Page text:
What’s the difference between Industry super schemes and others?

One of the most commonly asked questions about superannuation is about which type of fund to use.


There is a lot of debate as to which category of fund is better than the other so it is important to understand the key differences, their advantages and disadvantages.


Types of funds

  1. Industry funds

These are multi-employer funds operated by parties to industrial awards, usually employer associations and unions. They primarily offer services to members of a specific industry, such as retail workers, hospitality workers and builders.


  1. Retail funds

These funds, run by financial institutions, are open for investment to the general public. They are offered to the public by fund companies and banks and operate as an investment platform.


  1. Corporate funds

Generally, these are only open to people working for a particular corporation. In some organisations membership is made available to ex-employees or relatives of existing employees. By law, employers must offer a default super fund option for their employees as an alternative to exercising Choice of Fund rights for those who do not wish to choose their own super fund. Corporate super funds can be set up through retail master trusts or in some cases, employers may choose to operate their own employer-sponsored super funds.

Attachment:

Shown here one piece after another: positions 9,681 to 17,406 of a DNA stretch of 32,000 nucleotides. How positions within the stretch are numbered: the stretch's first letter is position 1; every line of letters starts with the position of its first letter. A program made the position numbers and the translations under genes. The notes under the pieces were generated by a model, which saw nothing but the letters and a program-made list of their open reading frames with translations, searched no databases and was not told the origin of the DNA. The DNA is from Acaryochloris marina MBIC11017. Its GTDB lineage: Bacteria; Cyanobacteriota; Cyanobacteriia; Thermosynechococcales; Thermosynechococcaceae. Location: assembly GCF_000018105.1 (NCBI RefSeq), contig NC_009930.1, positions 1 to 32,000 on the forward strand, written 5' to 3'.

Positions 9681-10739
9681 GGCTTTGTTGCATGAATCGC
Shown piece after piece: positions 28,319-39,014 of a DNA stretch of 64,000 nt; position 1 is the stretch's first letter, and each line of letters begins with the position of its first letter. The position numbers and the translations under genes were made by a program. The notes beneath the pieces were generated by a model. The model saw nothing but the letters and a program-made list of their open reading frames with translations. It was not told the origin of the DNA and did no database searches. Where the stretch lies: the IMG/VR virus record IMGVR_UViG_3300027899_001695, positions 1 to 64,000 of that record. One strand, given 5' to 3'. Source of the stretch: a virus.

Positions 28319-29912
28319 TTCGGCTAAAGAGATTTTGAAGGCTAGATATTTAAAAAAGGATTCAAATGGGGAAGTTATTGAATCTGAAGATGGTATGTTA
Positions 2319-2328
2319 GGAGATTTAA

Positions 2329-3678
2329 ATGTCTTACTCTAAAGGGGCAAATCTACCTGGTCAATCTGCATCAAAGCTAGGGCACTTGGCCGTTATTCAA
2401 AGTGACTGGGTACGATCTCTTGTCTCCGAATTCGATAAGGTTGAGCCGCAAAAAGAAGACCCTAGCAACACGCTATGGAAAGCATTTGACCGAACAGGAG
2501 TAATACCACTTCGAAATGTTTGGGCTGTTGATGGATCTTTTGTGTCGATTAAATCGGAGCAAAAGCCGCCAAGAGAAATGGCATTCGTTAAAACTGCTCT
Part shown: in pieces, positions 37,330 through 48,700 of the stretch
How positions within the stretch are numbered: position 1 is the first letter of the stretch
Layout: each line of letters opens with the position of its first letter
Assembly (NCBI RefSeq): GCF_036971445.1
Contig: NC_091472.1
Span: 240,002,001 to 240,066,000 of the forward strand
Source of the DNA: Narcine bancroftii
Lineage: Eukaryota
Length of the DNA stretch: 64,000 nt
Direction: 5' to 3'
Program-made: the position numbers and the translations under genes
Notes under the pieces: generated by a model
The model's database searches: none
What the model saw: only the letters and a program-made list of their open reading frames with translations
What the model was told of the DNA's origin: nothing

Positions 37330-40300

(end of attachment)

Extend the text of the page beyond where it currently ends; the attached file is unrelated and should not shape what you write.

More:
1. Public sector funds

Public sector funds provide superannuation for employees in the public sector. They are run and structured with the same benefits as industry funds, and include funds established for public servants and for employees of statutory authorities and local Government.


  1. Small super funds

Small super funds are predominantly self-managed super funds (SMSFs) although a small percentage of small funds are known as small APRA funds.


  1. Retirement Savings Account (RSA)

Retirement savings accounts are established for holding superannuation savings. They operate much like bank accounts, except where restrictions apply upon withdrawals like regular superannuation accounts. They are run for profit by financial institutions such as banks, building societies, credit unions or life insurance companies.


Your Adviser is available to provide advice about which super fund is the best option for you. Why not schedule a meeting with your financial adviser now?



Information current as at 13 August 2015 – This information is of a general nature only and has been prepared without taking into account your particular financial needs, circumstances and objectives. While every effort has been made to ensure the accuracy of the information, it is not guaranteed. You should obtain professional advice before acting on the information contained in this publication. You should read the Product Disclosure Statement (PDS) before making a decision about a product.